I have been reading about bcrypt (application perspective). Thinking of using it to store passwords on my site.

Out of some stuff that I read it suggests either ways:

  • e.g. 1: Bcrypt is a cross platform file encryption utility from bcrypt
  • e.g. 2: bcrypt is an adaptive password hashing algorithm which uses the Blowfish keying schedule, not a symmetric encryption algorithm. from How To Safely Store A Password
  • bcrypt is an adaptive cryptographic hash function for passwords designed by Niels Provos and David Mazières, based on the Blowfish cipher: from bcrypt wiki

What exactly is Bcrypt?


It is both :)

Most of the time when people mention BCrypt, they are talking about the adaptive hash algorithm, but it is also the name of an unrelated file encryption utility.

Both are based on the Blowfish cipher.

  • So, you mean to say I will be using, the adaptive hash algorithm when I use bcrypt to store password? – ThinkingMonkey Jan 27 '12 at 15:45
  • @ThinkingMonkey. Yes, provided you pick the right one. I added (your) links into my answer to hopefully make the difference clearer. – PaulG Jan 27 '12 at 15:52
  • Nice. I actually have the same links mentioned in the question. :) – ThinkingMonkey Jan 27 '12 at 15:53

Bcrypt encryption software uses the Blowfish algorithm designed by Bruce Schneier in 1993. [1]

The bcrypt hash function is just that, a hash function. It does not perform encryption, it hashes. It's based on the Blowfish cipher, and is considered a good thing because you can make it slower over time.

From Wikipedia:

This is not cryptographically significantly stronger than the standard Blowfish key schedule, but the number of rekeying rounds is configurable; the hashing process can therefore be made arbitrarily slow, which helps deter brute-force attacks upon the hash or salt.

In regards to storing passwords on your site, you should be encrypting passwords before you hash them.

Only after you encrypt them with some encryption algorithm (e.g. Blowfish, Rijndael / AES) should you use bcrypt to hash the ciphered passwords, and store the password hashes.

For more details on implementing password security, see the top answer to this question.

  • 2
    His name is 'Schneier', not 'Schneider'. – Martin Ellis Jan 27 '12 at 16:06
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    To nitpick :) you don't need to encrypt before hashing. – PaulG Jan 27 '12 at 16:08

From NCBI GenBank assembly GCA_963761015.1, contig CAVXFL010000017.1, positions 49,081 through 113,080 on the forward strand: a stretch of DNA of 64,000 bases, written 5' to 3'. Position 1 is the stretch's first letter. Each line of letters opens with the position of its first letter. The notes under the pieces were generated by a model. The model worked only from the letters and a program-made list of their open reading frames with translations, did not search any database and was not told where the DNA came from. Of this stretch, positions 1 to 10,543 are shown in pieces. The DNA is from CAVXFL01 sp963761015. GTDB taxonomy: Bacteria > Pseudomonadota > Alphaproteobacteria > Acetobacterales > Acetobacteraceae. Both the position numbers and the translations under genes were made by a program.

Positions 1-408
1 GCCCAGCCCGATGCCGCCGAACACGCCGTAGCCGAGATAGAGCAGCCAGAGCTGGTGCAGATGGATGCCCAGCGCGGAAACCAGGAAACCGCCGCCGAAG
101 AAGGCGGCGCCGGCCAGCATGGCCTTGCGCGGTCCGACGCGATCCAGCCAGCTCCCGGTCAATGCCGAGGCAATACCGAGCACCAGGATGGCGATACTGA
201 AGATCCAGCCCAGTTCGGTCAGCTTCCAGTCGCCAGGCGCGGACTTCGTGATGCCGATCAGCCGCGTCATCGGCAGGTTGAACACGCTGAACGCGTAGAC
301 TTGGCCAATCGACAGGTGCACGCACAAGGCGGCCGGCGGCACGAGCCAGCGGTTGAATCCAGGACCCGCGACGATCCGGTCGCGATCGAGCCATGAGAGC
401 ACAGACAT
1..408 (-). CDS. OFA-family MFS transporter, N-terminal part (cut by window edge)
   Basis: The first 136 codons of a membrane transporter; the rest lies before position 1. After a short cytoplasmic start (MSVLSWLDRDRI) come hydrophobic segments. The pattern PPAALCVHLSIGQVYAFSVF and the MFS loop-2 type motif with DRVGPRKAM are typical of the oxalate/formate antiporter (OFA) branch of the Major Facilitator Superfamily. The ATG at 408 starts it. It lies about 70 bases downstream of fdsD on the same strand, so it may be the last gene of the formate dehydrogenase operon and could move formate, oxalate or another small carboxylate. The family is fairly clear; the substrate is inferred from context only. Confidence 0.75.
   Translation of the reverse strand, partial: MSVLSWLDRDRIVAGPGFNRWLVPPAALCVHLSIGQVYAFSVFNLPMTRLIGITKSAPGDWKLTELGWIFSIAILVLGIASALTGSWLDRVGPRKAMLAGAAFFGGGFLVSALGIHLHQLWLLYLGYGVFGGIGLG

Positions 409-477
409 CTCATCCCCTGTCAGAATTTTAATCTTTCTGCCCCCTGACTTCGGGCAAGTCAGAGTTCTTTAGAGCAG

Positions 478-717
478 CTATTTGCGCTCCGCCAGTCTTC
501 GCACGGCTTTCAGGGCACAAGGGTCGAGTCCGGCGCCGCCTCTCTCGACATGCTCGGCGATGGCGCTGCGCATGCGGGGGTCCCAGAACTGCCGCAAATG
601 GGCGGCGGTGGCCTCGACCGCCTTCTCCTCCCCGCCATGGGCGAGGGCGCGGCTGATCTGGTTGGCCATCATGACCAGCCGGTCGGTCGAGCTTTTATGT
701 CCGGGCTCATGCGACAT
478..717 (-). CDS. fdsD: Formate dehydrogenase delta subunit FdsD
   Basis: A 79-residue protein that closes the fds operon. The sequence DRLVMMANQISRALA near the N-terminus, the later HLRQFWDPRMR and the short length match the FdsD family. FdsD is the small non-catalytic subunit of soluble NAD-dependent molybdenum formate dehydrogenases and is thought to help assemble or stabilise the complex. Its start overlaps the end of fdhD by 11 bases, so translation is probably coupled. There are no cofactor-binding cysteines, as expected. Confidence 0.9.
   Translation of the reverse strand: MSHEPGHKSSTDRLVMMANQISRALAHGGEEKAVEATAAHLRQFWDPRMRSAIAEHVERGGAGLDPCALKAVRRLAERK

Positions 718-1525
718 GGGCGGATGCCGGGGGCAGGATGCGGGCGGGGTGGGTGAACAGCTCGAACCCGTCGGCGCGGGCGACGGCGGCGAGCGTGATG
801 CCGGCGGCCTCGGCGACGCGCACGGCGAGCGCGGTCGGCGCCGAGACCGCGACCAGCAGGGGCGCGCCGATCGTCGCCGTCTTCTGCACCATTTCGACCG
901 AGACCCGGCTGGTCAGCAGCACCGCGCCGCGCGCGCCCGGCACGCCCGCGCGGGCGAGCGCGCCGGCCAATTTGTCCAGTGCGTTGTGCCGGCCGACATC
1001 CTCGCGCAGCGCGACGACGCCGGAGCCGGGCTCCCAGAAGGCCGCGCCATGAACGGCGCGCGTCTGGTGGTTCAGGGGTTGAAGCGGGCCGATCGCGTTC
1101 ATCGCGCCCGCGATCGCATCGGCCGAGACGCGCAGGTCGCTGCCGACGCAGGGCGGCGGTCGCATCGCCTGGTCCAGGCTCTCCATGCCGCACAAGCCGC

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    @PaulG it does add an extra level of security if you encrypt as well, and is considered good practice, as long as you store the secret key on a different server or if this is too expensive, in a text file on the remote server's local file system. – Charles Robertson Oct 24 '15 at 22:34
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    @PaulG This link explains best practices for salt hash and encrypting salt hash using a secret key. BCrypt is just a more convenient way to salt hash because the salt does not require DB storage: crackstation.net/hashing-security.htm – Charles Robertson Oct 24 '15 at 22:43
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    @CharlesRobertson - why would encrypting a password before hashing it make it more secure? To make it computationally more expensive? Bcrypt is already tuneable in that regard. It would make the value to be hashed longer, but using a longer salt would achieve the same thing. I did read your link, and it doesn't mention this process as far as I could see. – Ben Hull Dec 15 '16 at 6:13

bcrypt is a key derivation function for passwords

Also difference between hashing(used by bcrypt) and encryption in simple words will be -

1) encrypted data can be decrypted via private key. 2) Hashing is one way that is if you hash the plain text its irreversible, hence more secure. The only way to ensure is rehash the plain text and compare it with previously hashed data for equality.

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